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"Never broke down like this": The question that brought Roger Federer to tears.

In a sport that’s bred its fare share of temperamental characters, tennis legend Roger Federer is famously cool. While others make headlines for their on-court outbursts, his displays emotion are of a different kind; a flood of tears after his first grand slam win at Wimbledon in 2003, another after his 2009 Australian Open victory.

And now, for the first time during a television interview, while remembering former coach, mentor and friend Peter Carter.

It was the Australian who discovered Federer in Basel, Switzerland, but tragically he never saw the prodigy’s success on the world stage. Carter, 37, died in a car accident while on his honeymoon in South Africa in 2002, just months shy of Federer’s first Wimbledon win.

Speaking to CNN ahead of the impending Australian Open, Federer was asked what Carter would think of seeing his protégé with a record-breaking 20 grand slams under his belt.

Fededer and Carter. Image: CNN.

The question brought the father-of-four undone.

Swallowing tears, he replied, "Sorry... I hope he would be proud. He didn't want me to be a wasted talent. I guess it was somewhat of a wake-up call for me when he passed away. I really started to train hard."

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"Oh, man, I still miss him so much. I hope he would be proud," he added, according to the network. "Geez, never broke down like this."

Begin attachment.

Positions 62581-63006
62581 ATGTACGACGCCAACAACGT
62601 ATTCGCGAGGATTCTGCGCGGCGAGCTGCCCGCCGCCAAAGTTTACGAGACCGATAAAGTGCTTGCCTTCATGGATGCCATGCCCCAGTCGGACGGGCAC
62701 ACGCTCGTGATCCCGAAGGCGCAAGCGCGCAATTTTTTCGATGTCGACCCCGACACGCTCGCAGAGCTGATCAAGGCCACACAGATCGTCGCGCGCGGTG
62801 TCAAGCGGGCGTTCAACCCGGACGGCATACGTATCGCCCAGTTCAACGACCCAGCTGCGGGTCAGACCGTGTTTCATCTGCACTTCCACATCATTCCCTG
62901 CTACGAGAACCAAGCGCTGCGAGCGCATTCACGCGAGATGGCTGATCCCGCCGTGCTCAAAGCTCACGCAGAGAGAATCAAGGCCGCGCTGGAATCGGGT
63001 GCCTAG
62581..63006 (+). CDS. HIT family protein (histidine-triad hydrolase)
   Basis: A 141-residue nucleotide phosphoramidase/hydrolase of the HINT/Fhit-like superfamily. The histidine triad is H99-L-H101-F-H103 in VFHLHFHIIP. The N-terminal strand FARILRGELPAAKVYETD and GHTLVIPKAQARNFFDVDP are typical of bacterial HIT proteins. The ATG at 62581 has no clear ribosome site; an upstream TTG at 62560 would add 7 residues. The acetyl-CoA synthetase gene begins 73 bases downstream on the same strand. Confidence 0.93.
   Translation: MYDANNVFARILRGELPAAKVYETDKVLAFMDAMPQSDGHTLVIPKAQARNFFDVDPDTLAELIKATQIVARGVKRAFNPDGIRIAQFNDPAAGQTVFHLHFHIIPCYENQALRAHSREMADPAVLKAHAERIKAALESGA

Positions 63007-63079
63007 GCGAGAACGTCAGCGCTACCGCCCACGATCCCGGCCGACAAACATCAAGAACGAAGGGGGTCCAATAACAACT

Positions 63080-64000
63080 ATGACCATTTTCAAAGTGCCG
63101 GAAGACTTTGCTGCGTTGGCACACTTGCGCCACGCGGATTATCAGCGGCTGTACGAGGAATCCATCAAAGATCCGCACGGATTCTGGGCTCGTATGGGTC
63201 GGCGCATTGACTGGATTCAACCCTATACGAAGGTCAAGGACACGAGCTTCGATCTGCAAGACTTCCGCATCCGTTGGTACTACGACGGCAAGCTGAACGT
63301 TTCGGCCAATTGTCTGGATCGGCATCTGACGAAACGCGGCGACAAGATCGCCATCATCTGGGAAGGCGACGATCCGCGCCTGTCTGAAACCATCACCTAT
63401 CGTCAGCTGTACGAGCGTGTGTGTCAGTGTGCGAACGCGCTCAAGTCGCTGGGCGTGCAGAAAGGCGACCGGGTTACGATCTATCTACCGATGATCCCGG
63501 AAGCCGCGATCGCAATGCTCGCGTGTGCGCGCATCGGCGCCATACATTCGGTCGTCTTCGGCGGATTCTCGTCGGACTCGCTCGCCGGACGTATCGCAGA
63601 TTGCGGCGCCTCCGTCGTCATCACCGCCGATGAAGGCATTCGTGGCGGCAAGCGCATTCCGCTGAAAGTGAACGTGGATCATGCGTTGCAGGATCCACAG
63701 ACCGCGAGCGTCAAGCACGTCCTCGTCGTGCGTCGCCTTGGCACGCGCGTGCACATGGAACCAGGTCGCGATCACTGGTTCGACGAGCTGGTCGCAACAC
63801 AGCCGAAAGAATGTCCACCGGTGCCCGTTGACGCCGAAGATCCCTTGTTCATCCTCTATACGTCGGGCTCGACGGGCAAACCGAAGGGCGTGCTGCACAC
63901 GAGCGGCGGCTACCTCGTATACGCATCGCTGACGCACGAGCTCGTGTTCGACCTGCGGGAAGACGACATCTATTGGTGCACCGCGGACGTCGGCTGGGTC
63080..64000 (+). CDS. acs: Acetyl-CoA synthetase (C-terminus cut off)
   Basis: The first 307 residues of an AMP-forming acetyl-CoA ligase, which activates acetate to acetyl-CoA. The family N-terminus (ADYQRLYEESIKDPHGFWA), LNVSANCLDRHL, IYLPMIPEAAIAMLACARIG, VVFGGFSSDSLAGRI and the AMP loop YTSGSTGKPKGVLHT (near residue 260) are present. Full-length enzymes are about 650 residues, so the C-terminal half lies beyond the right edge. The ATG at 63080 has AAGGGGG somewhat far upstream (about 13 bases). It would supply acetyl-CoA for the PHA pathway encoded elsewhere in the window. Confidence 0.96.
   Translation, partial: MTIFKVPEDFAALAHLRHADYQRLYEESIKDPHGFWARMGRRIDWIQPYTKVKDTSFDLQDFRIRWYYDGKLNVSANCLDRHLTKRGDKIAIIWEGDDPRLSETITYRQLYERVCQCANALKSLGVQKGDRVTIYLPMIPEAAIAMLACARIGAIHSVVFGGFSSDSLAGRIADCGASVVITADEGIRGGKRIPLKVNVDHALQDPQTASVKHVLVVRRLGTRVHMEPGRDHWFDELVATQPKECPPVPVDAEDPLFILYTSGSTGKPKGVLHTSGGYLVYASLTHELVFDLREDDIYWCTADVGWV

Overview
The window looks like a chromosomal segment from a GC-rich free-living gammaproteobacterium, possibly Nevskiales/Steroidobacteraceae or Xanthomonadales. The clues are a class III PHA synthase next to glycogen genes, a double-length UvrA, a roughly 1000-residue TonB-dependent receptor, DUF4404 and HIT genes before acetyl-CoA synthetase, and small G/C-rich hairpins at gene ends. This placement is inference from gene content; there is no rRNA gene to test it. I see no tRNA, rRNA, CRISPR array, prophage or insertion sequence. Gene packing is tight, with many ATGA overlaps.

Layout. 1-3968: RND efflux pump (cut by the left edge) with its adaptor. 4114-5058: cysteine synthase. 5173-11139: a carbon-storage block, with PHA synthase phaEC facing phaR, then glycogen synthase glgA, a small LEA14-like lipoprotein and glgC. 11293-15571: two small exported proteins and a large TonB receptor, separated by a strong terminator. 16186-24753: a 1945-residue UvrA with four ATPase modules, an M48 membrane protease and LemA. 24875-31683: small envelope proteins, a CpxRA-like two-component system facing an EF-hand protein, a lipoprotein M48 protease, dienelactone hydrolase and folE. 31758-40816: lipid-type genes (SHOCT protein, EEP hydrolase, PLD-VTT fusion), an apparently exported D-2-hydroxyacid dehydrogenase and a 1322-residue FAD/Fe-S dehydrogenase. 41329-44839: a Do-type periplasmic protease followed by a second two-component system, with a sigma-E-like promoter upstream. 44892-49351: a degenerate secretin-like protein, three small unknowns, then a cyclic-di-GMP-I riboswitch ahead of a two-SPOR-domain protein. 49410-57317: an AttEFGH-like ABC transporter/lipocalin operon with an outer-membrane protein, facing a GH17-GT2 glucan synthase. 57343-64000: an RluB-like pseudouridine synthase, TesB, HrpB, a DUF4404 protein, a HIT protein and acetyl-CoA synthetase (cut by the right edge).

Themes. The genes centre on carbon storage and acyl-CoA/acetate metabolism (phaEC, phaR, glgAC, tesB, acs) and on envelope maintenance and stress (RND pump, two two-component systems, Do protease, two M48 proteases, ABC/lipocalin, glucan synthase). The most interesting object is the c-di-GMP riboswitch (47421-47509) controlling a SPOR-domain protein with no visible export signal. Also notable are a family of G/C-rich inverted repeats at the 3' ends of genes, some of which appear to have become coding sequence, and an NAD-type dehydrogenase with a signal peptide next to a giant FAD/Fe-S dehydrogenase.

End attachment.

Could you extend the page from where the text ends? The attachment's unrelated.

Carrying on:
Federer learned of Carter's death during a tournament in Toronto, and according to The Australian, when he was told the news, "he left his hotel and ran through the streets, bawling and hysterical."

"I can never thank him enough for everything he gave me," he told the newspaper. "He wasn't my first coach, but he was my real coach. He knew me and my game and he always knew what was good for me."

In honour of Carter, Federer each year pays for the late coach's parents to travel from Adelaide to Melbourne and sit in the player's box as he competes in the Australian Open, which this year begins on January 14.

"Peter was really a really important person in my life," he told CNN, "because I think if I can say thank you for my technique today, it's to Peter."

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